Again, Jason’s body arched upward as his sharp intake of breath whistled past the leather. His clenched hands, mostly white from the wrists down, threatened to rip the creaking headboard apart.

Tears streamed down Emmie’s face. As she continued to swab Jason’s face, she kept up a continuous stream of exhortations. “It’s okay Daddy I’m here It’ll be over soon oh Daddy I love you so much don’t let it hurt just say no it doesn’t hurt I love you—”

With determination gripped like a rag in her own teeth, Erin forced herself to ignore Jason’s reaction, to concentrate on her own task. She reviewed in her mind what she was attempting to accomplish, resetting her plan, a simple mechanical maneuver. A long, narrow shaft of glass had to be withdrawn from the, the material in which it was embedded. It was tight, so she had to exert more force, force sufficient to overcome the friction caused by the razor edged, possibly jagged piece of glass as it slid through living, bleeding, quivering—stop it! Oh, dear God!

Another flashback had her back in the prison shed with Rachel, listening to Crissy’s screams as Vince did...what to her? Something like this? Is this something on the order of what Crissy was forced to endure until she died? This multiplied how many times? This and what other unspeakable tortures? She had not been subjected to just one, single application of pain, but one on top of another, each one more horrible, each one devised by a sadistic mind that had shed all vestiges of humanity. Pain that was not inflicted in pursuit of healing, out of love and a desire to make it less, but out of hate and spite, with a desire to make it worse, to inflict pain for the pure purpose of causing suffering. Pain for pain’s sake, because he liked it. Regardless of what Crissy wanted, he did it because he liked it; he enjoyed it; he thrilled in it.

Erin felt a new level of loathing for Vince, and she was mystified. How could a person, a human being, intentionally and maliciously inflict such torment upon another, or, for that matter, even upon the lowliest animal that scurries about on the forest floor? To deliberately inflict pain and suffering on a level merely hinted at by Jason’s agony, with full knowledge and understanding of what he was doing, was simply beyond Erin’s comprehension. Truly, the man was a monster.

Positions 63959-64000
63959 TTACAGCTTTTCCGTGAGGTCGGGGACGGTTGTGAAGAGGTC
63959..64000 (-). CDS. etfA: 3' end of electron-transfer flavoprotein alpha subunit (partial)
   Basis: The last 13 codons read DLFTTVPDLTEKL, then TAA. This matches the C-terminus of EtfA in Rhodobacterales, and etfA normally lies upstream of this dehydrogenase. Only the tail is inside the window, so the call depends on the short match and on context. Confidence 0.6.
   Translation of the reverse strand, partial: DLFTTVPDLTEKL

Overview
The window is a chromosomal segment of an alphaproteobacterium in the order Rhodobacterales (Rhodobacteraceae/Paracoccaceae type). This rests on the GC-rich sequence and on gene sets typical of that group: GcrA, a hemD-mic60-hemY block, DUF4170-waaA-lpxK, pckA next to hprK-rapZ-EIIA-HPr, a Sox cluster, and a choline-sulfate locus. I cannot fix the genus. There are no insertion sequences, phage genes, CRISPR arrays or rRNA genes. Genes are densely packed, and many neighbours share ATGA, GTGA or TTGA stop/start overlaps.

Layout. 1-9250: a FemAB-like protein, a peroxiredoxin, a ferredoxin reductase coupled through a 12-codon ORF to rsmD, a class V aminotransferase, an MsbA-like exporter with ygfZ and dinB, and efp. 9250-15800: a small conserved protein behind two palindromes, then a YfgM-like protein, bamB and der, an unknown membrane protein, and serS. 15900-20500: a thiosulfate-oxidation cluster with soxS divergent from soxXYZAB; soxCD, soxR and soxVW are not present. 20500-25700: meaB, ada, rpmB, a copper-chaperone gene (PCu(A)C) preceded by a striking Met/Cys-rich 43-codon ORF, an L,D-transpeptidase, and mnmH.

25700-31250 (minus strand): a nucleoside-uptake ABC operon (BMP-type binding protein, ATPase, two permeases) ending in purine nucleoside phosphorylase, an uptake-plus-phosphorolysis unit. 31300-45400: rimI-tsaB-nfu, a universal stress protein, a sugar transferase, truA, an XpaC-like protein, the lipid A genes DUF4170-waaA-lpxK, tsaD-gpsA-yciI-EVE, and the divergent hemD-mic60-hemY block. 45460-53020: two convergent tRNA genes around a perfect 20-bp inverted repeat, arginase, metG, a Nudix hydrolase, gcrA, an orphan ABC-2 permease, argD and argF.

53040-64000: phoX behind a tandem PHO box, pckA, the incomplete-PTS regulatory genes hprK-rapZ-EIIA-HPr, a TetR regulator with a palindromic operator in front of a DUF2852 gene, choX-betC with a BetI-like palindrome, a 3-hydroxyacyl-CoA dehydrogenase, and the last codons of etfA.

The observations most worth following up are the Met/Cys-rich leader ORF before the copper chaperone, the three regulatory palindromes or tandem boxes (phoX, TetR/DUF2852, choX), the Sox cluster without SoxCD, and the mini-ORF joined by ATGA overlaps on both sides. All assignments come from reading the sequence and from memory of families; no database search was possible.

“Erin?” Nate said softly. “Erin, honey, don’t go out on me. Come on, now. This is gonna take both of us.”

She opened her eyes and peered into Nate’s concerned face.

He must have thought she was about to pass out. Although he had seen the grizzly leavings of Crissy’s slaughter, he couldn’t know the demons that haunted Erin’s memories. Perhaps he had his own demons given birth that night, but he couldn’t know hers. “I’m okay,” she muttered.

Steeled by her thoughts of Crissy and the unfathomable degree of her suffering, she had to stop herself from thinking that Jason was really being a baby about this. After all, just look at what Crissy... No, that’s not fair. Not to Jason, and not to Crissy. “Okay...again.”

This time she refused to allow her thoughts to drift. She concentrated fully on the wicked looking piece of glass as it protruded from Jason’s leg. She wouldn’t let herself think of the abrasion from the glass against the highly inflamed nerves laid bare when it had penetrated and sliced its way upward. She wouldn’t let herself think about how the blood would probably lubricate the blade, making it easier to draw it back.

Stop it! Stop it, now, dammit!

She forced herself to envision the position of the end of the shard if it was, indeed, straight. She prayed that it was either straight or curved away from the artery.

Close. So damned close. It could be nicked. Hell, it could be severed, and only the glass, itself, is plugging the hole, keeping it from spurting blood all over the place. As soon as it’s out, we could have a gusher. No! No, I won’t believe that! Not yet. If it happens, we’ll deal with it—but not yet.

She tried to prepare herself. She would have to force the thing out and hope—pray—that it wouldn’t kill him. She told herself that she was his best hope, and that she would have to dismiss his agony, his thrashing. But, if the tip is curved wrong…